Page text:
Sometimes you can’t believe your luck.

I took a break from mulling over my final itinerary to Syria in 2010 and picked up old Newsweek I hadn’t gotten around to reading.

I was fascinated with  “History in the Remaking” about Gobekli Tepe (Potbelly Hill) in southwestern Turkey near Sanliurfa.    The site dates to about 9000 BCE (6500 years older than the accepted age of Stonehenge).   Originally thought to have been a temple, some now argue it might have been a human settlement.

In either case, it is old.  It was built before any known written language, before the wheel, before domestication of animals and before farming.  It was built by hunter-gatherers.   Its discovery has shaken up thinking about how human civilization evolved.

Then I saw it:    “south is the Syrian border, visible 20 miles away”.  I became obsessed with arranging a visit.

The site was so new that none of the travel people I was working with had ever heard of it.  But I insisted.  So despite doubts, it was arranged that one day while in Aleppo I would make the quixotic 170-mile drive to  Sanliurfa.

What an adventure.  I had spent the day before getting my fractured wrist set, so at 5:00 am I was in considerable pain and only marginally coherent when I met my driver (for the first time).  He had the necessary credentials to drive across the border, but spoke no English and wasn’t 100% sure of where we were going.

We crossed the border and got to the first major city with only normal bureaucratic delays.    That’s when I realized the driver didn’t speak Turkish and  couldn’t read the Western letters of street and highway signs.  After several circuitous attempts to get on the correct highway, he taught me how to say left, right, and straight.  I read the signs.  He drove.  We made it to Sanliurfa.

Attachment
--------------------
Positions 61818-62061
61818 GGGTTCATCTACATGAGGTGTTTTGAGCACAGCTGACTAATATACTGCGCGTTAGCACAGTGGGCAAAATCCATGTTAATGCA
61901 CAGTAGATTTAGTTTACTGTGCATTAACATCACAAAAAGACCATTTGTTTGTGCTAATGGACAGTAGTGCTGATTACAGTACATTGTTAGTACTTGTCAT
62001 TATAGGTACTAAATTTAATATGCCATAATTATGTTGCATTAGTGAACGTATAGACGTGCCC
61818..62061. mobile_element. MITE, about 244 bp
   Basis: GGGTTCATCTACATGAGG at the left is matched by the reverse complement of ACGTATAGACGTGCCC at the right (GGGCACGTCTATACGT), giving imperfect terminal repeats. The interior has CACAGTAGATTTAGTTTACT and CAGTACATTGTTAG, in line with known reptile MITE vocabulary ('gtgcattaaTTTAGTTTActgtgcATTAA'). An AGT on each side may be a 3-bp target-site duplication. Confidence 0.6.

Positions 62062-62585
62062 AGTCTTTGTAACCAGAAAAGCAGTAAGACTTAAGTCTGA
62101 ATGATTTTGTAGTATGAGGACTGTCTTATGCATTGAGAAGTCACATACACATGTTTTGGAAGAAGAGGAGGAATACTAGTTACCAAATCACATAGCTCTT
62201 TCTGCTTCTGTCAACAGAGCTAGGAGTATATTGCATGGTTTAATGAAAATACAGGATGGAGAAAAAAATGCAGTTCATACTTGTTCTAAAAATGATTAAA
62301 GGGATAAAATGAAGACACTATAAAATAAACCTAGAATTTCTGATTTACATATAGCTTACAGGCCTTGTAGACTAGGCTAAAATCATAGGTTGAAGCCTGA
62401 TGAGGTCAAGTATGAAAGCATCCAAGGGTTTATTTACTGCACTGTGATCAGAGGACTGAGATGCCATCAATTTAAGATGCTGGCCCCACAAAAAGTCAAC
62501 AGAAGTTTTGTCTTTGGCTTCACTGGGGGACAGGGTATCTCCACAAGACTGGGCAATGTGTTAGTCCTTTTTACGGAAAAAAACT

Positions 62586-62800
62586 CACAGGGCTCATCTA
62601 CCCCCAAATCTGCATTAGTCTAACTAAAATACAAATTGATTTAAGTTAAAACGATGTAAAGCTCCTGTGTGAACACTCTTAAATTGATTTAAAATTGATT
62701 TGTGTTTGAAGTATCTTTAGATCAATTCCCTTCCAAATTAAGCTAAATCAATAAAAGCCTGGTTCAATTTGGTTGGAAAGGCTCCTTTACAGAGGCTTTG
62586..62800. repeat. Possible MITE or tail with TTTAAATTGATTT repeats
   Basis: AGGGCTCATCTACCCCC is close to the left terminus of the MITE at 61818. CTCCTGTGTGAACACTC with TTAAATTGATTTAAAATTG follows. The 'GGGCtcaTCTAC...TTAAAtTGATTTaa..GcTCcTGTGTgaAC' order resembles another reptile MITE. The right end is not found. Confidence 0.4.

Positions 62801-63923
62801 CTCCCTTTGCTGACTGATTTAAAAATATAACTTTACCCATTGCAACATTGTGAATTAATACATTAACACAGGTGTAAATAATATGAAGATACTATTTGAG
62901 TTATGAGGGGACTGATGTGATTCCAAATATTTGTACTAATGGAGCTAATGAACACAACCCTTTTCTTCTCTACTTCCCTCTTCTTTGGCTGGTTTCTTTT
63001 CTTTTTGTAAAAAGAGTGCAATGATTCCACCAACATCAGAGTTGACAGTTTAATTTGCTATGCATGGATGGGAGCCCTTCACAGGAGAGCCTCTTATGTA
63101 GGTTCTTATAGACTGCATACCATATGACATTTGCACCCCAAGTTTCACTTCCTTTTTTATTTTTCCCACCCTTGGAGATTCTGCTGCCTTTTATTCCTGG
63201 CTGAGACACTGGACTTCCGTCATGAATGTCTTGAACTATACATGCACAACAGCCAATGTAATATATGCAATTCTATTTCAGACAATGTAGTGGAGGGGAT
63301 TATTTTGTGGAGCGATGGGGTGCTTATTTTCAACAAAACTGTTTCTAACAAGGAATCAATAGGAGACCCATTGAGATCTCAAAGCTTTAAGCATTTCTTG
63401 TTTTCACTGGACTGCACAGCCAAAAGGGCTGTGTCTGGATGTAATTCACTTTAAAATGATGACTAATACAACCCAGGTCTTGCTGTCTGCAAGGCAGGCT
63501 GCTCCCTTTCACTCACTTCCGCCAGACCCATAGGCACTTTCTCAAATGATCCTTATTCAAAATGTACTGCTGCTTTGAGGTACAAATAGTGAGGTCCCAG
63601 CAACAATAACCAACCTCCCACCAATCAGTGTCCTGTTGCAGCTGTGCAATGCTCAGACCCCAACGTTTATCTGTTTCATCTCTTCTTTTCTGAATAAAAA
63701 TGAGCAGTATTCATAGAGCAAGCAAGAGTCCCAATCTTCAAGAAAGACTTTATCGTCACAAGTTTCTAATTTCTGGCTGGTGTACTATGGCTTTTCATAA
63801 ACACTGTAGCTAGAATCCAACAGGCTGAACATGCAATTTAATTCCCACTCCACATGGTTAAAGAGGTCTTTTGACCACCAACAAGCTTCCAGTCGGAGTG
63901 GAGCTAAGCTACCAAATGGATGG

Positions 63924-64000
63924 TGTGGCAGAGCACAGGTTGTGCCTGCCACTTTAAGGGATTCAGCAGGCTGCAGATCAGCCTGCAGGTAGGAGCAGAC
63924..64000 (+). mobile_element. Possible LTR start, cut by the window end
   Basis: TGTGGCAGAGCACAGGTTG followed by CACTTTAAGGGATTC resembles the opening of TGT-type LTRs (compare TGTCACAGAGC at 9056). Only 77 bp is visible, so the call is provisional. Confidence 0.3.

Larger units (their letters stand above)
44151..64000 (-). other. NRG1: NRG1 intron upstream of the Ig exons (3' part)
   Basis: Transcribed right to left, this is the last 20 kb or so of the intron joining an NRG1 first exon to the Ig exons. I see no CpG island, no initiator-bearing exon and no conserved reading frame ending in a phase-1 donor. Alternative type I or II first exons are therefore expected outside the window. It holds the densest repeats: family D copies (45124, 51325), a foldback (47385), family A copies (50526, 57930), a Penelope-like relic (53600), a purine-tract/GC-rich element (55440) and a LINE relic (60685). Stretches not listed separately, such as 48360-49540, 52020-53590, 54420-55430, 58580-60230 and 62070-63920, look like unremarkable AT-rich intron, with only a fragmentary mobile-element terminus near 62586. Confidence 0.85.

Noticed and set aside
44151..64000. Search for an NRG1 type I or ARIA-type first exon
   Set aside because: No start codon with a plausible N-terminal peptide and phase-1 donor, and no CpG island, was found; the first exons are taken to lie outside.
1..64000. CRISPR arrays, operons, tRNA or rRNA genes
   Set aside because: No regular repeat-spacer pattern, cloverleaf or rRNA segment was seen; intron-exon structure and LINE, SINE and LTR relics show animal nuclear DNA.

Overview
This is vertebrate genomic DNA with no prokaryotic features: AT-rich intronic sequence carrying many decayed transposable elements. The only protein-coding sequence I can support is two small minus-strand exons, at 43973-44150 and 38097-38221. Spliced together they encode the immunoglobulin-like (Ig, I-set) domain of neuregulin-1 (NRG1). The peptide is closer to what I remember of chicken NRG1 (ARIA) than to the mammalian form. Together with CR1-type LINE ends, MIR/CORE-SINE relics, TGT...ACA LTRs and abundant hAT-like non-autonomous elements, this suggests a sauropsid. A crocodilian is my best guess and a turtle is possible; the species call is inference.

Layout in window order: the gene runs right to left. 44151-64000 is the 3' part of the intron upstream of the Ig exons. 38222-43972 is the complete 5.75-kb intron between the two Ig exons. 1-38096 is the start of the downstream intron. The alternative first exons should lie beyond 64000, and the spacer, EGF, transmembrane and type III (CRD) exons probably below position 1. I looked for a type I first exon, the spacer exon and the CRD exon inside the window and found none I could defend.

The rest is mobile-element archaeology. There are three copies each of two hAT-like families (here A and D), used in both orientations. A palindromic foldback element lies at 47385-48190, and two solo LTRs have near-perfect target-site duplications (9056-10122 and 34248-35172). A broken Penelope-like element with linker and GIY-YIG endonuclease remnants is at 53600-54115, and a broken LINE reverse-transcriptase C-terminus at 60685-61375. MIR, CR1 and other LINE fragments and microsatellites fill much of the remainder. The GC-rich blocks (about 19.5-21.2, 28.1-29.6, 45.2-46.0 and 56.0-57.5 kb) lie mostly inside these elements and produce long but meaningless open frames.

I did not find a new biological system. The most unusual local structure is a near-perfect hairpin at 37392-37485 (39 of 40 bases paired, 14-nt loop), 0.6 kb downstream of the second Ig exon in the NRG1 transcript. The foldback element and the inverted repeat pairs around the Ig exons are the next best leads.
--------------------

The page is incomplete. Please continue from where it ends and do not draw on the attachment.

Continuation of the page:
I don’t know what we would have done if there hadn’t been a sign off the main road directing us to the Gobekli Tepe site.   As it was my driver grew increasingly skeptical as we drove the 10 or so miles down the winding dirt  path.

But finally there we were.

I couldn’t stay long because I really was not well.  But as I inched up and down the dirt paths through the excavation, it was everything and more than I expected.  I had no idea how vast it was, how much there was already to see.  And even though it wasn’t quite ready for prime time, there was enough information that my mind could see what had been.  And what had been was magnificent.

As I got back in the car, my driver shook his head.  We had been on the road for about 5 hours,  now we were driving back.  I suspect he still wonders about his crazy American passenger and her weird journey.

I regret I couldn’t stay longer.  I regret I was almost too out of it to really take it all in.  I regret I didn’t buy the damn booklet about the site even if it was in German.

But I don’t regret going.   And I can’t forget my wonder and excitement at being there.